30,000+ State Employees Would Still Get 4 Percent Salary Increases
Senator Republican Budget Committee Members Steven Oroho, Sam Thompson, Declan O’Scanlon, and Michael Testa, said if a preliminary agreement announced by Governor Phil Murphy with the Communications Workers of America would continue giving out average 4 percent salary increases, then it falls far short of the savings that could be generated if the state’s public employee unions had been asked to agree to a simple wage freeze.
Senator Republican Budget Committee Members Steven Oroho, Sam Thompson, Declan O’Scanlon, and Michael Testa, said if a preliminary agreement announced by Governor Phil Murphy with the Communications Workers of America appears to fall far short of the savings that could be generated if the state’s public employee unions had been asked to agree to a simple wage freeze. (Pixabay)
State employees generally receive an approximately 4 percent salary increase annually on the anniversary date of their hire, known as a “step increase.” Additionally, they receive a 2 percent salary increase (called a cost of living adjustment, or COLA) once a year. Combined, the step increase and COLA result in typical salary increases of approximately 6 percent for most unionized State employees.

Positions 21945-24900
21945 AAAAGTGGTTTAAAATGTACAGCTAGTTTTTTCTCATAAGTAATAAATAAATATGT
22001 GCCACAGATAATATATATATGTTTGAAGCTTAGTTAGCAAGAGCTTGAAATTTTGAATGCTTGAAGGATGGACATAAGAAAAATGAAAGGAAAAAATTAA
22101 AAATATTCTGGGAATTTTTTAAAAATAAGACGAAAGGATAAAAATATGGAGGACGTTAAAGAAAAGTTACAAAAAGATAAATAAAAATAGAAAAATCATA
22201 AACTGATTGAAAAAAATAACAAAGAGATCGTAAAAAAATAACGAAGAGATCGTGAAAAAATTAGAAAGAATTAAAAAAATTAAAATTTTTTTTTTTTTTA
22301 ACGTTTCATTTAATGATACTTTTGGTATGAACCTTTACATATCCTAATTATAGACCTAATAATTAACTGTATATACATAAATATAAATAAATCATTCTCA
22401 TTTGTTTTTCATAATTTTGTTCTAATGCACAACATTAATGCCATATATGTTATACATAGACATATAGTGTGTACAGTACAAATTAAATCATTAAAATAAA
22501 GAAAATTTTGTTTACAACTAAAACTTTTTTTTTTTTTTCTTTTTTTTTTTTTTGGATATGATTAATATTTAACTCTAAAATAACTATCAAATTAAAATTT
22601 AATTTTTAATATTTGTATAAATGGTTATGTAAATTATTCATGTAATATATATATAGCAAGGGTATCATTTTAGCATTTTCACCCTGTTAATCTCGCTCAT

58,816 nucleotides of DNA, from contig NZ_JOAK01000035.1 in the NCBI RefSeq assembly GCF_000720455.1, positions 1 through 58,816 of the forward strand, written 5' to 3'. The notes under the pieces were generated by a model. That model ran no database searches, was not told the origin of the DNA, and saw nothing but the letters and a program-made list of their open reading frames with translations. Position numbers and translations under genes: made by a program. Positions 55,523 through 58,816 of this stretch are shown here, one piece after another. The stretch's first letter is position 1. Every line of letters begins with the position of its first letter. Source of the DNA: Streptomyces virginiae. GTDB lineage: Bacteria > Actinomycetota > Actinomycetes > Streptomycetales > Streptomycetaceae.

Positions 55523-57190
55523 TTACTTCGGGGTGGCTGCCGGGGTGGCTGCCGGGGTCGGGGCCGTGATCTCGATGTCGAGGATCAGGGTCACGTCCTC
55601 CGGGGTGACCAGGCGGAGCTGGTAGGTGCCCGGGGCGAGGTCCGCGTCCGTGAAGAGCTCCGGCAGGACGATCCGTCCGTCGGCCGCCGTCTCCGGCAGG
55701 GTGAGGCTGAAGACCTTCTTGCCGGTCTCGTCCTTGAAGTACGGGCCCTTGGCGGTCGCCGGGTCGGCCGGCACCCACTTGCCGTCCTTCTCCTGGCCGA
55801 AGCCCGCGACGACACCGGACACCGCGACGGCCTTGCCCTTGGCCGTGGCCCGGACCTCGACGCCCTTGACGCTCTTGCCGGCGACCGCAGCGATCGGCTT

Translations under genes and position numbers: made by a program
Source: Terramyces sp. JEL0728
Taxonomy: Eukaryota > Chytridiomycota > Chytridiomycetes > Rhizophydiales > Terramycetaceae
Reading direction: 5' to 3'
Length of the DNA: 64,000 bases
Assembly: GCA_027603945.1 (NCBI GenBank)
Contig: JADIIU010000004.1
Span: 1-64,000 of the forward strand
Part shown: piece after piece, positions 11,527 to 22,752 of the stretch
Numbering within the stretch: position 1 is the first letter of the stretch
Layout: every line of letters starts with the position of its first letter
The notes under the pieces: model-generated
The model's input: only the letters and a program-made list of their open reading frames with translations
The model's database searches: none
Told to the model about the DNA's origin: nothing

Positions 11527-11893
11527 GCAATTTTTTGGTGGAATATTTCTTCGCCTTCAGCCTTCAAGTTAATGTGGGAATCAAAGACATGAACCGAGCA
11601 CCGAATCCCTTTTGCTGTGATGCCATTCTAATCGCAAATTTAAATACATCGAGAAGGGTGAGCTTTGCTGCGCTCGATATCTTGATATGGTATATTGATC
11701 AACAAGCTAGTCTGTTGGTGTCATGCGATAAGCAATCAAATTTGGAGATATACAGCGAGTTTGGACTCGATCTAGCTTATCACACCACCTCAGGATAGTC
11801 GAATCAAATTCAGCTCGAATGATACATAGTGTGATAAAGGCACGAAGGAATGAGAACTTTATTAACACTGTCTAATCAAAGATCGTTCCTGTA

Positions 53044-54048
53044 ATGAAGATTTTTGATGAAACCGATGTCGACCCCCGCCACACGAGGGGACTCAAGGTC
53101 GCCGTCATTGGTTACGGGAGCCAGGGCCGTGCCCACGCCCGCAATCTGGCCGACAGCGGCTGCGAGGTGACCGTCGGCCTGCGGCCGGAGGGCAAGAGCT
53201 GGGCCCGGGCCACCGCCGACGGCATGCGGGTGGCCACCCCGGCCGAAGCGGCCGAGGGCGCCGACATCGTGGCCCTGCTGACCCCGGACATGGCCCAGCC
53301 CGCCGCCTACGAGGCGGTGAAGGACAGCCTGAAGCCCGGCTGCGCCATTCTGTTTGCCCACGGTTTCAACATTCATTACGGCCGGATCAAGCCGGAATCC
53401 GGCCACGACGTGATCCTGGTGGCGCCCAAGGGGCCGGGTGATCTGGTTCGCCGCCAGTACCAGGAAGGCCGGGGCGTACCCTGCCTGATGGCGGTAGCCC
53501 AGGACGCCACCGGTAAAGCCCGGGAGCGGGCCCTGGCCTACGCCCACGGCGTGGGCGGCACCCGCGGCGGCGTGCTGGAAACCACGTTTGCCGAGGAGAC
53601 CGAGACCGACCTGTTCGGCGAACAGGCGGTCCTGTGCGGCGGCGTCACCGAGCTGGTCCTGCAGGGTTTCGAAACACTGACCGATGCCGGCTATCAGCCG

The governor announced a deal with the public employee union where the COLA would be suspended, but there was no mention of the 4 percent step increases.
“Waiting three months into this crisis to look for salary savings has been administrative negligence as employees who haven’t had to report for work that whole time have still been receiving full pay plus 4 percent step increases,” said Senator Oroho. “The deal with the CWA fails to acknowledge that these employees will continue to get 4 percent pay increases even as the State is faced with a stark fiscal reality. Not accepting the extra 2 percent COLA doesn’t equate to a sacrifice, it’s simply passing on dessert.”
“Transparency is important in State government, especially in extraordinarily challenging times like this,” stated Senator O’Scanlon. “The deal announced today appears to leave out critical information about its impact, including unsustainable 4 percent raises continuing to be given out, even where agencies have been shut for the past three months.”
Senator Thompson added, “If the deal announced today is giving out 4 percent salary increases to employees at a time when the State budget is in shambles, the Governor should have been up front about it. Committing to 4 percent salary increases isn’t appropriate while the Governor is threatening to cut Senior Freeze and important relief programs for everyone else impacted by COVID-19.”
Senator Testa stated, “At a time when folks are struggling to keep their businesses, losing their jobs, and suffering enormous hardship, it would be unconscionable to continue giving out 4 percent pay raises that increase the State budget at greater cost to taxpayers.”